When I was a practicing classroom teacher it was no secret that my parents spare bedroom had quickly become a treasure trove, the equivalent of Aladdin’s cave filled with early childhood resources for every theme, interest or occasion. Searching and collecting books and thrift store items on the weekend that complimented my classes current topic of inquiry had become a whole family affair. However, when it came to finding resources to support the sharing of my culture with children that were authentic and that didn’t cost an arm and a leg it was slim pickings.

The majority of my time as a practicing teacher was spent working in mainstream early learning services with primarily non-indigenous children. As a young educator knowing about my culture and knowing how to transfer that into an early learning context were two very separate things. I wasn’t confident in my identity culturally or in my practice as a new teacher and relied heavily on resources such as Aboriginal books and CD’s whilst my confidence grew and blossomed.

When I was in my early 20’s I became a kinship carer for a period of time. Suddenly my want for culturally inclusive resources became a need. I wanted to ensure that both personally and professionally I had culturally inclusive resources that created a sense of belonging and pride for the Koori kids I taught and cared for. I wanted my kids to see themselves reflected in the classroom curriculum and in the world around them. It took time and effort but over the years I managed to procure resources that enabled me to do this.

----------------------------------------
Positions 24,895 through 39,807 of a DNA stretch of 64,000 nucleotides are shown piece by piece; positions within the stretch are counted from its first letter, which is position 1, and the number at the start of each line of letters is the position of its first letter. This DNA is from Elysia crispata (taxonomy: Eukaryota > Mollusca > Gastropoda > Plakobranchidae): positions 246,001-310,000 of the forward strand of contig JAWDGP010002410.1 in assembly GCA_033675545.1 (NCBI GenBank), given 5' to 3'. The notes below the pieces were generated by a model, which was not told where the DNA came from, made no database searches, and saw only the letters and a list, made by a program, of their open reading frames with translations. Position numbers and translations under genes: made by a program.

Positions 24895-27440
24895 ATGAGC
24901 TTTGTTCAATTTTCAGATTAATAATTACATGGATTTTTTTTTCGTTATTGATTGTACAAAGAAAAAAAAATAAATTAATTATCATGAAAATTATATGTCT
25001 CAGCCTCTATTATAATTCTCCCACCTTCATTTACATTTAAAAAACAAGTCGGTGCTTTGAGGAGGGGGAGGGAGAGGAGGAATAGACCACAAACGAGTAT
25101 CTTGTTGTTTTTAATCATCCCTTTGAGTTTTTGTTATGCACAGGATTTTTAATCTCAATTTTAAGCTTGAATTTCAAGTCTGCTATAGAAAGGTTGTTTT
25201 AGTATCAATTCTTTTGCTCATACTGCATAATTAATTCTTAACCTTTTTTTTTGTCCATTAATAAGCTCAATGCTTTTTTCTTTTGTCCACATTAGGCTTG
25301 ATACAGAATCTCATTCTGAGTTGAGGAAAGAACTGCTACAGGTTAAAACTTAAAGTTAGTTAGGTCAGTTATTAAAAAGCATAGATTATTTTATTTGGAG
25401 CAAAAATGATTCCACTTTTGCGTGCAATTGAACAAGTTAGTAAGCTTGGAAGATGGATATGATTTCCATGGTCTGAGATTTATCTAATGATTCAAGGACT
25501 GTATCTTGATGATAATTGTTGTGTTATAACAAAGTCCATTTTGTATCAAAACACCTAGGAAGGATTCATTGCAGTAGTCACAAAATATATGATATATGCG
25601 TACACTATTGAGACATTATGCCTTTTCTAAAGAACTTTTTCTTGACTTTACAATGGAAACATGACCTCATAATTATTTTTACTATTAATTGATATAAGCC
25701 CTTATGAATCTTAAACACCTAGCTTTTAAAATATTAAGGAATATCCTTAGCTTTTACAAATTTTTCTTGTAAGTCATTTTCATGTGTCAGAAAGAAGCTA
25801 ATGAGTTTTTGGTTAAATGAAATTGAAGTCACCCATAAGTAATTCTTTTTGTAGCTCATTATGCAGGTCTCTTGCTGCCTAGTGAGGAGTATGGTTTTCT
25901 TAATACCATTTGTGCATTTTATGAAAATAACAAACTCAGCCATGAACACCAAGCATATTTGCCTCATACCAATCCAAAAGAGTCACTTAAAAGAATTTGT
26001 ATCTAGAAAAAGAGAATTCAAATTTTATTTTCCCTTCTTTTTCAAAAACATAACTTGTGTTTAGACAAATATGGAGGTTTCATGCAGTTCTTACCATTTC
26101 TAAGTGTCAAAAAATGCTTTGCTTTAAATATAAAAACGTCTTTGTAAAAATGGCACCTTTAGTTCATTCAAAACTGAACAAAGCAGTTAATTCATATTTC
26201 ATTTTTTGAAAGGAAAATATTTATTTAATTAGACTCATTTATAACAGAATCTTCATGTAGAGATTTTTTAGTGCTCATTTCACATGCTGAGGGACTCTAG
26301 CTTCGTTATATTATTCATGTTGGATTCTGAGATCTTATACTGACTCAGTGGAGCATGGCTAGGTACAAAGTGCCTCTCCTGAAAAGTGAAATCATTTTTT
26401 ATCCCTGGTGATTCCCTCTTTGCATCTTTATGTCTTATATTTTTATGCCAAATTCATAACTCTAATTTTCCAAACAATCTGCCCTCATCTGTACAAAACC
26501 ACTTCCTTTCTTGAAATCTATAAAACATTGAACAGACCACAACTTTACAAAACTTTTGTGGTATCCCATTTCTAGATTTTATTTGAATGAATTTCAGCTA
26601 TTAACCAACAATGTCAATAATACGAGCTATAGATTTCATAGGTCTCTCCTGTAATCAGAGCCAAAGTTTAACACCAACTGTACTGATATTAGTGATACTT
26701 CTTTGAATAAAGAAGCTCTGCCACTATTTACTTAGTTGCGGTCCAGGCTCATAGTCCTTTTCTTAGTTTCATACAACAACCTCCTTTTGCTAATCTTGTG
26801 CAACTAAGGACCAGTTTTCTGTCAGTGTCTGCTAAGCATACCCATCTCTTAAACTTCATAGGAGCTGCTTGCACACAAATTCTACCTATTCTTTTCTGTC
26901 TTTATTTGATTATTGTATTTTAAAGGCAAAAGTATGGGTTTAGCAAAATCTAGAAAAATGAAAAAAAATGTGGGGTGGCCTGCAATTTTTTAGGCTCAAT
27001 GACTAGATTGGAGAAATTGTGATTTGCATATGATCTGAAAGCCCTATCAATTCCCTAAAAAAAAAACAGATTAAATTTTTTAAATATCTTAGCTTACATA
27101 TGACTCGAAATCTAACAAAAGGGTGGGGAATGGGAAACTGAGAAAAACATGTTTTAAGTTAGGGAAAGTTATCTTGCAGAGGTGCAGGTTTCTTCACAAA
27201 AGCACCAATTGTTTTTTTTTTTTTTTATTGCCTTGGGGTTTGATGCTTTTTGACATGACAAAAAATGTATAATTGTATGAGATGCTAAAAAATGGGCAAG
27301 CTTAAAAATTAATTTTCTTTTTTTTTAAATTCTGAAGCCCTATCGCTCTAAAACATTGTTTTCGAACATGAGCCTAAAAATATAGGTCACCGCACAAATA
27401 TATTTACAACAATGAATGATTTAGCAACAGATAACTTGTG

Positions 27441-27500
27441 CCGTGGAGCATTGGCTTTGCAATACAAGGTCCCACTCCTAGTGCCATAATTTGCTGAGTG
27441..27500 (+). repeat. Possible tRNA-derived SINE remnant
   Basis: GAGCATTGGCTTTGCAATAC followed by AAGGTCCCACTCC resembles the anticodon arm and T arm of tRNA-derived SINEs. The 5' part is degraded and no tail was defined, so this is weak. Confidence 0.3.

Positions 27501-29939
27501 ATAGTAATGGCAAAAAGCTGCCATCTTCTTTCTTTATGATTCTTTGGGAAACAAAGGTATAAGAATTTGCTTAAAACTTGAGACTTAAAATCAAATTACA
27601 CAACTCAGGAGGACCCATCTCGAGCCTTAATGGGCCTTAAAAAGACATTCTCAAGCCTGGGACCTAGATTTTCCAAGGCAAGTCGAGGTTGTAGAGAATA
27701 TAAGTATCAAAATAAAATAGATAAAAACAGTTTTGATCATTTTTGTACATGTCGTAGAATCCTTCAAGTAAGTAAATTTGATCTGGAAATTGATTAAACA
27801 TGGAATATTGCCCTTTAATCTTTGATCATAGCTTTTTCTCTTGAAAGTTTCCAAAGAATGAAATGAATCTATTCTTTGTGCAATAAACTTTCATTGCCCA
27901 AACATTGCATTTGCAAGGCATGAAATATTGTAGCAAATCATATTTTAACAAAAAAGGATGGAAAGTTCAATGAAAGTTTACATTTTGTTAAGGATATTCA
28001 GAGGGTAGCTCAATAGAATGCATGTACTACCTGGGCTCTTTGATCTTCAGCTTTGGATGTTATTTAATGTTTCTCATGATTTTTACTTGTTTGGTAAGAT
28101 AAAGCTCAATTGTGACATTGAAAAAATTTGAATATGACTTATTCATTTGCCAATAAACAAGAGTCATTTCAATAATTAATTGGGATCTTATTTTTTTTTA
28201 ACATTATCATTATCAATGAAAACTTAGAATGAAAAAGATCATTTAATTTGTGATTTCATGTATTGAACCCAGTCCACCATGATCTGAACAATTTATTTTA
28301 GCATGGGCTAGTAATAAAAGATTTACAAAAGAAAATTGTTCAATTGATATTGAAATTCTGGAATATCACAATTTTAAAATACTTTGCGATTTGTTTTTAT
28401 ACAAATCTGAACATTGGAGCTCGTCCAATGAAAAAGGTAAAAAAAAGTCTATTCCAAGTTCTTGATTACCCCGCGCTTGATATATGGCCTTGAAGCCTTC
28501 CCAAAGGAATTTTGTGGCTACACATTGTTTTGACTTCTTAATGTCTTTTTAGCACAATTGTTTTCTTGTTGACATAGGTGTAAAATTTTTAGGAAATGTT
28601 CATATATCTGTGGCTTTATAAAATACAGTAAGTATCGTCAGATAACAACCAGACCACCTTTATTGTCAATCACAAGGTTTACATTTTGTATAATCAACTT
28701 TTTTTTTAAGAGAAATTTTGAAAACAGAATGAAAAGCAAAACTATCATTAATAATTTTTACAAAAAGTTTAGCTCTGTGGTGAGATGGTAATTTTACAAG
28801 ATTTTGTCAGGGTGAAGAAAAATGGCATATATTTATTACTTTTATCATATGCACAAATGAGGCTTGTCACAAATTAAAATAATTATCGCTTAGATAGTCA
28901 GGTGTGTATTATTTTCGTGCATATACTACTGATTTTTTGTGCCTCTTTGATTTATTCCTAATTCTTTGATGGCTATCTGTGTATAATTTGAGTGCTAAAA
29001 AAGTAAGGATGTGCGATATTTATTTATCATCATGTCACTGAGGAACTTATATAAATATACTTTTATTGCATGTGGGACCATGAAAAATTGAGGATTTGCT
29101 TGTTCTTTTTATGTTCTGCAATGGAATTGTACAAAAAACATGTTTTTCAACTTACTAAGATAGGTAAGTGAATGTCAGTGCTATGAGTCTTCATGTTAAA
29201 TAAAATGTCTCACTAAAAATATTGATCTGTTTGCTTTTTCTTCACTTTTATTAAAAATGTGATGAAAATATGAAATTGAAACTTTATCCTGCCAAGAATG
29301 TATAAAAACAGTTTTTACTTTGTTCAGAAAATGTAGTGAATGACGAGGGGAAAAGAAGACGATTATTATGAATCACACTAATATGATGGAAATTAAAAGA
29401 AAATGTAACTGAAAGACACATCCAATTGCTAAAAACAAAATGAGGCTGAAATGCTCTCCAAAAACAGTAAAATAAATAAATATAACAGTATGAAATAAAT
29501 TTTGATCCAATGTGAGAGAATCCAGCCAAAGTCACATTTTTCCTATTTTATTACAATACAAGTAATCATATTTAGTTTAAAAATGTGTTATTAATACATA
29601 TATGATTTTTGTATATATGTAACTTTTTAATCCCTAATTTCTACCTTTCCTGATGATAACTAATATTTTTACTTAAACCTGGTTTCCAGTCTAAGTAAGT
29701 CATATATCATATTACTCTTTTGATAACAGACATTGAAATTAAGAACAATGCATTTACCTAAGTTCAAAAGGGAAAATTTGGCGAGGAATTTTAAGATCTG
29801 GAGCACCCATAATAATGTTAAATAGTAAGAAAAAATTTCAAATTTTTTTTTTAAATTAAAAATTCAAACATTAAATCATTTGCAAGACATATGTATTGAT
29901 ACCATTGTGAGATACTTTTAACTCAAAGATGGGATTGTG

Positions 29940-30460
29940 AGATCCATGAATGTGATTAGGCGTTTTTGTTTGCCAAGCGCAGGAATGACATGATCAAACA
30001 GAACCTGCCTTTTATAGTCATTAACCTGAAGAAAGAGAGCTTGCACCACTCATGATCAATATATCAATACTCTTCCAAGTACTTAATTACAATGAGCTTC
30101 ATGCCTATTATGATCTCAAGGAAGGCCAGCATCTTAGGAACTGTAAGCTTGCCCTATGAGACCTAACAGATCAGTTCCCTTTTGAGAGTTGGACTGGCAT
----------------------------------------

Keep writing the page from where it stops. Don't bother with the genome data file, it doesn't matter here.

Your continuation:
When I began delivering Koori Curriculum workshops I bought my kit of resources with me to refer to as I spoke. What was intended to be a show and tell quickly turned into a Q&A with educators wanting to know where and how I happened across each product. I suddenly realised I wasn’t alone in my desperation of finding these products but in fact there were many educators out there just like me who were also struggling.

In time, we made the decision to begin an online shop and stock some of these products ourselves. Not all of our products are designed or made by an Aboriginal person or business e.g our Australian finger puppet range but I use these regularly in conjunction with children’s books that we sell from the Aboriginal publishing house in Western Australia, Magabala.

Stay tuned as we provide you more information on ethical sourcing, supporting Aboriginal businesses and educational resource across our blog and social media.